Scientific Research and Essays

  • Abbreviation: Sci. Res. Essays
  • Language: English
  • ISSN: 1992-2248
  • DOI: 10.5897/SRE
  • Start Year: 2006
  • Published Articles: 2748

Full Length Research Paper

Interaction of the extracts of three medicinal plants with antibiotics against some antibiotic resistant bacteria

Eze, E. A.*, Oruche, N. E. and Eze, C. N.
Department of Microbiology, University of Nigeria, Nsukka, Nigeria.
Email: [email protected]

  •  Accepted: 04 July 2013
  •  Published: 25 July 2013

Abstract

The outcome of in vitro interaction of standard antibiotics with ethanolic leaf extracts of three medicinal plants (Picralima nitida, Chromolaena odorata andAspilia africana) against antibiotic resistant bacteria was investigated by agar disc diffusion methods and macrobroth dilution techniques. At least three isolates each of Escherichia coli, Staphylococcus aureus and Pseudomonas aeruginosa that were resistant to more than two of the following antibiotic discs were used: erythromycin, chloramphenicol, tetracycline, norfloxacin and ciprofloxacin. A subinhibitory concentration (1/4th MIC) of the plant extracts were combined with the antibiotics against the resistant bacteria isolates using both antibiotic disc diffusion technique and macrobroth dilution test. The extract of A. africana enhanced the activities of the test antibiotics (except erythromycin) against resistant E. coli, and also enhanced the activities of ciprofloxacin, norfloxacin and chloramphenicol against antibiotic resistant P. aeruginosa. It also enhanced the activities of tetracycline and norfloxacin against antibiotic resistant S. aureus. The extract of C. odorata greatly enhanced the activities of the antibiotics (except erythromycin) against the resistant P. aeruginosa and also potentiated the activities of chloramphenicol and tetracycline against resistant S. aureus.  Although the extract of P. nitida potentiated few antibiotics such as tetracycline and chloramphenicol against resistant E. coli, the extract exhibited high levels of antagonism with ciprofloxacin and norfloxacin against almost all the test bacteria. These results suggest that extracts of Codorata and Aafricana could be good sources of multidrug resistance inhibitors, and indicate that indiscriminate co-administration of antibiotics with some herbal drugs such as those from P. nitida could be therapeutically wasteful. Their use in combination with conventional antibiotics should be further studied for in vivo activities. This may lead to the development of much needed drug enhancing preparations.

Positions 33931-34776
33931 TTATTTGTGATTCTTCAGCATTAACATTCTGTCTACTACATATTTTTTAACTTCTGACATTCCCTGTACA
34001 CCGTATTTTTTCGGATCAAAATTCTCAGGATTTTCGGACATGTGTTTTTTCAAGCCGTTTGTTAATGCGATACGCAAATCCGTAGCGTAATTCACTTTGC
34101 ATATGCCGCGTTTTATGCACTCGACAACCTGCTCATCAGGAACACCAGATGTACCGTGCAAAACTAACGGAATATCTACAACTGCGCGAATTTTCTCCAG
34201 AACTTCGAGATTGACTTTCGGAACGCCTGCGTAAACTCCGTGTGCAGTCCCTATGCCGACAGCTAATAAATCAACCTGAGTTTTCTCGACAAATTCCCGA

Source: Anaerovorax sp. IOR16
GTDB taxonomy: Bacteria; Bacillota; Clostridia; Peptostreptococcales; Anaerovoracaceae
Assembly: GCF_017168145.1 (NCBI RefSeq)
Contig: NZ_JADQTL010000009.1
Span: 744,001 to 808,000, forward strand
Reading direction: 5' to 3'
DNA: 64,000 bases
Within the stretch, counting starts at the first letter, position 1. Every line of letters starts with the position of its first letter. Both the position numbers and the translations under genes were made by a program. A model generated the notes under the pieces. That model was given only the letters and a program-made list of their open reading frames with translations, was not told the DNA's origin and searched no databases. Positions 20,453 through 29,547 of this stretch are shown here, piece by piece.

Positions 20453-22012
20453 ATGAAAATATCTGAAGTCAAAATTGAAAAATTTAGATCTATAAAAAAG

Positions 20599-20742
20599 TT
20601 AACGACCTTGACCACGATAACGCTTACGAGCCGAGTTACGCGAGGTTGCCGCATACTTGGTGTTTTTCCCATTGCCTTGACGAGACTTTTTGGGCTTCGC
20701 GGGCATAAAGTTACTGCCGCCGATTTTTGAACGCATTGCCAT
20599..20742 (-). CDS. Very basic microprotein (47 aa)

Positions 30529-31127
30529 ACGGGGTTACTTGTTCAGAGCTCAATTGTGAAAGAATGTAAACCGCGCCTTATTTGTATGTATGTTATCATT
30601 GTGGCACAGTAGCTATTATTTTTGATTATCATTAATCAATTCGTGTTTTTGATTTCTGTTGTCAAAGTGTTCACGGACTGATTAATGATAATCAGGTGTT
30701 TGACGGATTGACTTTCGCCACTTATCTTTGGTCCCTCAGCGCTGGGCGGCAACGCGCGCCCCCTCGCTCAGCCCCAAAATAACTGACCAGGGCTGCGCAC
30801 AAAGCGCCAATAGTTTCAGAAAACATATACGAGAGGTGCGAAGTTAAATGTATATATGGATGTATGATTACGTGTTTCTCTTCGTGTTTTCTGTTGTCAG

Key words: Medicinal plants, antibiotics, antibiotic-extract combination, multidrug-resistant bacteria.